The old Unix approach of the /etc folder for settings and the .files in the home folder for override settings is much more of an elegant and robust design. Because doing something _this_ extremely stupid, without telling their users, for a M space saving is beyond demented. It looks very much like MS is now run by utterly demented morons that cannot even get simple things right.
More hints. Download here https://wikidll.com/microsoft/api-ms-win-crt-runtime-l1-1-0-dll
Considering Real-World Dll Files Solutions
An Update On Rudimentary Factors In Missing Dll Files
This post shows you how to backup registry on your Windows 10, Windows 8.1, Windows 8, Windows 7, Windows Vista and Windows XP computer. It is important to backup registry in Windows before you make any changes like clean registry in Registry Editor. A cache is a temporary storage area where frequently accessed data can be stored for rapid access. For some reason , the official regedit doesn’t do a complete registry backup. how does one do so without knowing the value or the key you need to place in the registry to stop this issue .
In best practice, it makes sure to open the file, read the entire registry into memory, close the file, and continue on . I never had to restore from backups so obviously backups are stupid! On a system with constrained memory like a Surface, there’s lots of other uses for that 100MB. Not to mention the 100MB is PER BACKUP. Whenever a registry change happens you get a new backup, quietly eating space.
In Windows 7, I call the driver cleanup and other symlinked file cleanups the self-destruct button. Think half the Windows OS is symlinked at this point and buried in some not fully maintained sxs folder tree to keep Disk Cleanup from purging it. Just tested with sysinternals "du -u" ; gave me 9.5Gb distinct files. To update a setting, a Windows 10 admin only needs to double-click the desired setting in the right pane and change the value in the Value data text box.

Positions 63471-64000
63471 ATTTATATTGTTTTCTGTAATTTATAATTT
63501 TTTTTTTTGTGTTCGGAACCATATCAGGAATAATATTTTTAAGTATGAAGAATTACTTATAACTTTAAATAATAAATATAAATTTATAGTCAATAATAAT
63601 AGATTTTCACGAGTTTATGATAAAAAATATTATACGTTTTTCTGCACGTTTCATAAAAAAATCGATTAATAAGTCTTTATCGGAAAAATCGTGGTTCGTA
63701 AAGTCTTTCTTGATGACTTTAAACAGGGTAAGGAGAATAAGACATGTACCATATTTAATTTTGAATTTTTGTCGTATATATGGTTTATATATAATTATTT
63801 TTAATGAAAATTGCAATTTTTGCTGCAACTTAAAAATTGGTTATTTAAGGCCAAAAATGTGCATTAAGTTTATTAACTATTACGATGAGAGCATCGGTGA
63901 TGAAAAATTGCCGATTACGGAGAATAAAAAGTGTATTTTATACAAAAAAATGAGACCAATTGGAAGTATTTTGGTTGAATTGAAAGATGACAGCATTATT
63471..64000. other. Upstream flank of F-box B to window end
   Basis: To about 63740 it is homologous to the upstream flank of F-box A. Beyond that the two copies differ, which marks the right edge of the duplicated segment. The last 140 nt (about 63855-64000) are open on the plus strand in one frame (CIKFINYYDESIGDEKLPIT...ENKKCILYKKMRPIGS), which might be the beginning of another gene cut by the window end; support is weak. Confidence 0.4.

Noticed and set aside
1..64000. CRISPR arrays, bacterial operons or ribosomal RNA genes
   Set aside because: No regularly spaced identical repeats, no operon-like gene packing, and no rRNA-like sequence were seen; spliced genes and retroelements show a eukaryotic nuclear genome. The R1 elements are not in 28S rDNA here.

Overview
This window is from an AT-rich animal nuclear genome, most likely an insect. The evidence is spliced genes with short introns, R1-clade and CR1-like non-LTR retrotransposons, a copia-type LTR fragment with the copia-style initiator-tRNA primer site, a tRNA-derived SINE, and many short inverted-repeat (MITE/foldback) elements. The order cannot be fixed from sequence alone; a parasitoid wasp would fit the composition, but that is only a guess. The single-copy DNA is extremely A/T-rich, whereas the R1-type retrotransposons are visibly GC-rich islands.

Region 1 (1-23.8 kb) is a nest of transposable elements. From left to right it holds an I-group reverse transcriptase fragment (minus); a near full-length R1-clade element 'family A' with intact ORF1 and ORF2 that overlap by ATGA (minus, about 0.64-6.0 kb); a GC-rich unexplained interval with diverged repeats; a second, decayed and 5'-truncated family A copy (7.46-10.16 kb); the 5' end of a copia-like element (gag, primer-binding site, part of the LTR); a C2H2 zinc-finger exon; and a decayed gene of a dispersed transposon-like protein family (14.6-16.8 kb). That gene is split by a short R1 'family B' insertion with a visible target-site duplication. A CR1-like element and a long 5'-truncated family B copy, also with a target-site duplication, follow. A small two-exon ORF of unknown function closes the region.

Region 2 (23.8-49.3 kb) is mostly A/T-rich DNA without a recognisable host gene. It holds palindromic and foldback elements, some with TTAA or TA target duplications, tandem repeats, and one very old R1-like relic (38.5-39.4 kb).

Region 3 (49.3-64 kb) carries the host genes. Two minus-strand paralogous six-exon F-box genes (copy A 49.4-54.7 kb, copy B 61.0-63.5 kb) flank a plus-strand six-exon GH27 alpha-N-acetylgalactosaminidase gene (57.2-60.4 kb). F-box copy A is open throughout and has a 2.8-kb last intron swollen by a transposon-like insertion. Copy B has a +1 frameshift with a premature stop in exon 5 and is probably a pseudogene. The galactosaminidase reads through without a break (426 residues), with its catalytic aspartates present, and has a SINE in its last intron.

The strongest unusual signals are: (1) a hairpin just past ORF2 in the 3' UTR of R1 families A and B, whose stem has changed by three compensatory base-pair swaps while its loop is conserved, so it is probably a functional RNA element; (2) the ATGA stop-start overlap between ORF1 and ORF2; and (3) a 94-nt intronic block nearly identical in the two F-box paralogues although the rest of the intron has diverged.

- Windows will warn you that setting a block of Registry keys in this way can be dangerous.
- If you’re at all unclear about any of these steps then make sure you get yourself some insurance by running System Restore and making regular system backups.
- If you make a mistake there, restore the wrong Registry keys by accident, then you could make your situation even worse.
- With that done, now find and double-click the file you’ve just saved.
I’m not even sure exactly how Veeam goes about backing up the Win 10 registry, but that’s the problem, are my Veeam backups broken too? Even if not, this isn’t a reasonable problem I should even need to be concerned about. Yet prior to 1803 restore points were deleted immediately after any apparently successful install of a feature update. I say apparent because this was found out after an update claims to have worked, broke things, and people found no restore points were left.
Microsoft says to use a restore point instead, implying a procedural change in how backups are made. Oh, and I event hadn’t added any user data at this point. Whatever Microsoft’s motivation, it probably has as much to do with some cloud offering as it does with reduced storage thowaway laptops. I’m sure the easier strategy for that is simply never update them to new builds and then obsolete them when they stop patching that build. Easier to push the obsolescence of throwaway hardware on its purchasers than waste time trying to squeeze in a few GBs of storage savings. So whatever it is they’re saving elsewhere, they’re not grooming these files more aggressively and it seems like pretty low-hanging fruit. The bulk of the space is individual, unique files.
The program works just annoying with this constant message after each use. In some of the tutorials on this website you will need to create a new key or value. How about people in tech support trying to fix a computer? Yes a full backup is better than a registry backup; however, that would be much larger. If MS thought that people don’t have the space for a registry backup, imagine how little space they have for a full backup.